Method category: Evaluative market experiment
How to Use This in GLIDR
In a Video Smoke Test, you make a video showing off the product to test early adopter excitement for your product and its potential virality.
In GLIDR, this test would be an Experiment where your success metrics would focus on expected views, shares, and/or conversions. In the Run phase, you would create one piece of Evidence - Other to track the video metrics. Finally, in Analyze, look back on the results to determine if your smoke test was successful or still needs work.
Learn more about each of those aspects of GLIDR:
Video Smoke Test
Article excerpted from The Real Startup Book
The video smoke test consists of using a trailer video to test excitement and virality/buzz when describing the product to an early adopter audience. Unlike a traditional trailer, the video should create the illusion the product is real, in order to measure how much buzz it generates. The technique is particularly useful where user behavior can be easily simulated or demoed before a fully functional version of the product is ready.
How well does the audience understand the messaging around the product?
Does the audience find the value proposition compelling?
Is the product buzzworthy, and does the target audience want to share it with their friends?
What channels are the most responsive/viral?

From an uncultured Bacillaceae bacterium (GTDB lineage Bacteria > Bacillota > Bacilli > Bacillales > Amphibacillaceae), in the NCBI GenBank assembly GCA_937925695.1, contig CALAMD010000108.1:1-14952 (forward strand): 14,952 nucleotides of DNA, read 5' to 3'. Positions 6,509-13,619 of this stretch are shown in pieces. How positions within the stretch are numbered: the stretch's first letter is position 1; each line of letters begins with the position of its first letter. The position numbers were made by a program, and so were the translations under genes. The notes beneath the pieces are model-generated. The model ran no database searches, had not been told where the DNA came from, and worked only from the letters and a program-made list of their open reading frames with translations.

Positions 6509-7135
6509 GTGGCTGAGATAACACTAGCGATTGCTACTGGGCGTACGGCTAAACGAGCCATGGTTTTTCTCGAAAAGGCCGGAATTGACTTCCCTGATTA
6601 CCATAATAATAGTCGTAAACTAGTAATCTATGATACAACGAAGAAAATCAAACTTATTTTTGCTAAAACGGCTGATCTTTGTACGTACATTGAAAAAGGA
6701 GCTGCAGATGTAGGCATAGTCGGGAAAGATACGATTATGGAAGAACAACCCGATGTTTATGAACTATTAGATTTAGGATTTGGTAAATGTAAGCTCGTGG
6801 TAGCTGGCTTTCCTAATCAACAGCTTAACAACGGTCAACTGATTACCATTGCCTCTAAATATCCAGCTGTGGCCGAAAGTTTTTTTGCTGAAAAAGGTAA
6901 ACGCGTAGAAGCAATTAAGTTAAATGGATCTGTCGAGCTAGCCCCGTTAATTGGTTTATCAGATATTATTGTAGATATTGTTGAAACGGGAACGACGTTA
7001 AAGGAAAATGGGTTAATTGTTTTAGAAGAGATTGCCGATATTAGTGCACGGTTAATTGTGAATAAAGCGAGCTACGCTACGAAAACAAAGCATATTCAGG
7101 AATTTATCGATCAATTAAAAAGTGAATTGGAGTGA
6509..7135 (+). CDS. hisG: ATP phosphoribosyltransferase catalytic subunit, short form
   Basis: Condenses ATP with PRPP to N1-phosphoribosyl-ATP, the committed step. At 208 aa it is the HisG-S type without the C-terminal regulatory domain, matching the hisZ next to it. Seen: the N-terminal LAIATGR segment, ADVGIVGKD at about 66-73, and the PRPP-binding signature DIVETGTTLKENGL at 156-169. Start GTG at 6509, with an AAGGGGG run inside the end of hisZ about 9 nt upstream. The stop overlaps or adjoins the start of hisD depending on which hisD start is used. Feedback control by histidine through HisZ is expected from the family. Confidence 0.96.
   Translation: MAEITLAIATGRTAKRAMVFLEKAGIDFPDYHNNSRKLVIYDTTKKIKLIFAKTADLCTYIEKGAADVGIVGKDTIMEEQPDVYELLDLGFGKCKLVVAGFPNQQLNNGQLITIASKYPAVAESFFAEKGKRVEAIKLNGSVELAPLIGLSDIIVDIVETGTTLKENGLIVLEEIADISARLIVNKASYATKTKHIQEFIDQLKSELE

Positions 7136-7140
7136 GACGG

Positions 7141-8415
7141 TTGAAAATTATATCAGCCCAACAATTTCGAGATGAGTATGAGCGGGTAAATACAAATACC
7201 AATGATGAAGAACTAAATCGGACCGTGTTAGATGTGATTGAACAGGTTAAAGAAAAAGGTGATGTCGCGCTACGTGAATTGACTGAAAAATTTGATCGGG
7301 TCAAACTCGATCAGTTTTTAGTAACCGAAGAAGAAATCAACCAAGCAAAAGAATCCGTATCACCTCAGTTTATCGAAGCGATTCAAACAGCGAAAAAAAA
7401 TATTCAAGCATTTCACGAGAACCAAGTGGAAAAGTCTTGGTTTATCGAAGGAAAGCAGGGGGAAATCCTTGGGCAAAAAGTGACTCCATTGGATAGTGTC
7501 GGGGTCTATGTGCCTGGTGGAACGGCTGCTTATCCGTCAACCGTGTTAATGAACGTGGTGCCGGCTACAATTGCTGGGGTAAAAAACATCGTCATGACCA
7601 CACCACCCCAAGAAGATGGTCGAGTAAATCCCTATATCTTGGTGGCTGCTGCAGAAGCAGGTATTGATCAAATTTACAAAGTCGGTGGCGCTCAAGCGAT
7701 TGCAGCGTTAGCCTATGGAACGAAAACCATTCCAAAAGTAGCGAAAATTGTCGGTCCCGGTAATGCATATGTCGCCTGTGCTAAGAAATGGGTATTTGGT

Movie trailers have existed for decades. Book trailers have been used to successfully launch books. With a video smoke test, however, you are using video to explicitly run an experiment.
The difference here is that:
The product does not have to exist yet, particularly if the product concept is very new and different from existing technology.
The goal is to test how early evangelists actually react.
Usually the key metric to observe is the virality coefficient, which is somewhat easier than it was with classic movie trailers.
Often the production of a video will require comprehension testing. In high-tech industries, it's common to create products that have clear benefits to geeks but are incomprehensible to the general population. A video used for a smoke test should use concepts that could be understood by a young child.
According to Lee LeFever, a good video:
Is easy to understand
Communicates a key insight
Answers why the product exists
Gets prospects to care or hooks into why they would care about it
A good video also delivers enough impact that prospects want to share it with their friends in order to:
Help address or identify the problem mentioned in the video
This is measured via the virality coefficient, as mentioned in the Broken Promise smoke test. In practice, it's possible to check for video virality by using social media platforms like Facebook or Twitter, particularly if they are used by the target audience. It's easy to use them to gather baseline organic sharing metrics.
Then some thought and planning needs to be put into promotion. In particular, channel testing is an important part of testing virality. Which Facebook groups? Which subreddits? Where should you guest post? Posting the video should also take into account the news cycle on social platforms, i.e., when is the right time to post it?